Few things make laundry more difficult to deal with than clothing that is full of sweat and odor. Workout and work clothes are the most common culprits; even after washing and drying, the odor seems to remain, which can be frustrating for whoever gets stuck doing laundry, or for you if they're your clothes. Rather than throw them out and buy new ones, adjust the laundry process to see if the clothing can't be salvaged.
While many of the daily laundry detergents available have been adjusted for high-efficiency washing machines and claim to fight stains and odor, not all do so effectively. Opt for a detergent that specifies it contains oxygenated ingredients, which are designed to fight stains and clean clothes "cleaner" than competing detergents. Wash with warm water, despite the "cold water is okay" claims, which may solve the sweat and odor problem in some clothing.
Laundry Detergent Booster
Laundry detergent boosters are powders that you add to the washer when loading it with dirty clothes. Used in conjunction with your regular laundry detergent, the booster helps combat the effects of low-quality water sources and average (non-high-tech) washing machines. Typically, the laundry detergent booster is sold in boxes in the laundry detergent aisle of the grocery store (brands such as Borax or Arm & Hammer). Add about a cup of the booster to the load of laundry, and don't forget to add the laundry detergent too. Use warm water for these as well. If the booster powders are unavailable, add about a 1/2 cup of baking soda to the laundry instead.
Line Dry Your Clothes
Sometimes line-drying clothes in the sun effectively removes the sweat and odor that has been trapped in the fabrics. Wash as you normally would, or with one of these suggested methods, and remove the clothing from the washer immediately; don't let the laundry sit in the washer once it's finished. Take the laundry outside, and hang it on a clothesline where it has access to direct sunlight. Once the clothes are dry, shake them out and fold immediately.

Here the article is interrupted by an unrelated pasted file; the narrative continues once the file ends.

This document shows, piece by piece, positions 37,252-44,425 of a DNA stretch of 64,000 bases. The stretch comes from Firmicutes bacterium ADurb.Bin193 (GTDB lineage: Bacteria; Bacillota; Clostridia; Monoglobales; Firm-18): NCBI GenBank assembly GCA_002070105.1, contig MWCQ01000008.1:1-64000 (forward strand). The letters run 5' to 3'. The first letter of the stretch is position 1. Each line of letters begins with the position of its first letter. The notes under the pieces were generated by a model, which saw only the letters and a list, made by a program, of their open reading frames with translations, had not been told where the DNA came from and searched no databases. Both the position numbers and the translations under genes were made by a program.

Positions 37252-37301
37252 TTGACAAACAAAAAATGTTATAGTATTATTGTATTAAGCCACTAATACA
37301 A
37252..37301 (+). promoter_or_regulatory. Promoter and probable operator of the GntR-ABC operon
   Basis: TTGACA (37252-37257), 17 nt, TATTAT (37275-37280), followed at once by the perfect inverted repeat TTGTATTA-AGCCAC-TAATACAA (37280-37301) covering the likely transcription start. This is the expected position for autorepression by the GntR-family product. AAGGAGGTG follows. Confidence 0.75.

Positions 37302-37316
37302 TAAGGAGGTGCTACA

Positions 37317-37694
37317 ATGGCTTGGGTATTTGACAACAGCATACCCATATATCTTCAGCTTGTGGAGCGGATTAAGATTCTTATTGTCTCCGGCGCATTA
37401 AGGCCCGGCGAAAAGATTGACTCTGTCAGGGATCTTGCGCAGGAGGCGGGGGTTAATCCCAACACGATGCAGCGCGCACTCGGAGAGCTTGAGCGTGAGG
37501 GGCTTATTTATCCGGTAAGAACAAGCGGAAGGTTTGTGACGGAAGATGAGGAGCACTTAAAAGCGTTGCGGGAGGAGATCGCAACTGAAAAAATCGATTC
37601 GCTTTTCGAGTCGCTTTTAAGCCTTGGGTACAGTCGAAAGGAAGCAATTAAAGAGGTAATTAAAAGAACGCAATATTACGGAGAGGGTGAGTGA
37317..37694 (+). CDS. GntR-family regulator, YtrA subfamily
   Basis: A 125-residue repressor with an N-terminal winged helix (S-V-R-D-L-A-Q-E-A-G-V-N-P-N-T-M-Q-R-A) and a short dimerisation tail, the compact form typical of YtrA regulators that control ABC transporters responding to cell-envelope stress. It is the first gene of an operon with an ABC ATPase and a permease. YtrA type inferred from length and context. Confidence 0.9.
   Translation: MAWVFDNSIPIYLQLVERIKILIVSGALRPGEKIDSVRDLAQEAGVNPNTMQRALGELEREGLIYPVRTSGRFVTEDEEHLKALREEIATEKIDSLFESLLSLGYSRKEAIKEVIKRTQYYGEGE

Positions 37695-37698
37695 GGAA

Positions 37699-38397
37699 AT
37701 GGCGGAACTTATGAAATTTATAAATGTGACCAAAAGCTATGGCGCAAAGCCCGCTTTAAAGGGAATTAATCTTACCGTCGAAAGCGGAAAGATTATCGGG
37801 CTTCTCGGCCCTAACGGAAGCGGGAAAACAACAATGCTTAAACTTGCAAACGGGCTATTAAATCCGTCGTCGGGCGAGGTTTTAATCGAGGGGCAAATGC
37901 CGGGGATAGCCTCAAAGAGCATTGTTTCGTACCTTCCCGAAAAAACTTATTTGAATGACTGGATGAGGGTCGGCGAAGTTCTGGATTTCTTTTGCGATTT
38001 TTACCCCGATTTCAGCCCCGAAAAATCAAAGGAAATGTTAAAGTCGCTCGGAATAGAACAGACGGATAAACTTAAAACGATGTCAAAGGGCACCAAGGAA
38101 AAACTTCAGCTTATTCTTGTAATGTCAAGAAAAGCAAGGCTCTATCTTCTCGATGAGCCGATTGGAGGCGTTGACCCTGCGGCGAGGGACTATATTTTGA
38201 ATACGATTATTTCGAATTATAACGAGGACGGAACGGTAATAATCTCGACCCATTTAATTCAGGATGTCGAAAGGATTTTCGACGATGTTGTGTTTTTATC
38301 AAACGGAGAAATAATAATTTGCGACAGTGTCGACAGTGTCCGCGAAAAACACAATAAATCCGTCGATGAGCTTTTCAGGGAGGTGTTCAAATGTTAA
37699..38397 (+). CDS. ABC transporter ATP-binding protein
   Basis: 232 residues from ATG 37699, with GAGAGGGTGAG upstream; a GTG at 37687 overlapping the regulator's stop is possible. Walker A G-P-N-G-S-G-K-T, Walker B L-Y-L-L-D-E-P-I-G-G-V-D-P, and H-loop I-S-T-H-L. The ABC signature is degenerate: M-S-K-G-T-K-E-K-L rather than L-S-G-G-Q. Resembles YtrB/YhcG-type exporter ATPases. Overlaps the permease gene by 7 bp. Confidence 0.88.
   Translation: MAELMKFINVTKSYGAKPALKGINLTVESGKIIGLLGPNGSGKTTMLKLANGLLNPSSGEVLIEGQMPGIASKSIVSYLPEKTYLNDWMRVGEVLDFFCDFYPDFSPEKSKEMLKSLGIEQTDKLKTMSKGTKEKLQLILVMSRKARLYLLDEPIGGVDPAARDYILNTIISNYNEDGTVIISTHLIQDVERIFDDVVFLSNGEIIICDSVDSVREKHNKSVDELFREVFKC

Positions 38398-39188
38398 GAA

Change Your Laundry Habits
Laundry detergent bottles give instructions for how much detergent to use in each load, usually based on size of the load of laundry and type of machine. Many also specify they work equally well in cold water. For sweat and odor in clothing, standard instructions cannot apply because the instructions are designed for standard laundry in general. Change to warm water options on the washing machine, and add twice the suggested amount of detergent and dry clothing with two or three scented dryer sheets. Also avoid leaving laundry in the hamper (or in a pile) when dirty, in the washer after the washer has stopped or in the dryer after the dryer has stopped; leaving laundry to just "sit" can cause odors to remain or allow the odors in some clothes to rub off on others.
Soak Laundry Before Washing
Wash sweat-filled and odorous laundry in separate loads even if there are only a few items. Do not allow them to sit with other laundry, and wash them promptly after use. If using a traditional top-load washer, turn the washer on and add the detergent and booster (if using) with the sweaty, smelly laundry. When the washer is full (before it starts agitating), open the lid and allow the laundry to soak for 20 to 30 minutes; then close the lid, and allow the wash to finish, which may help extra-stubborn sweat and odor.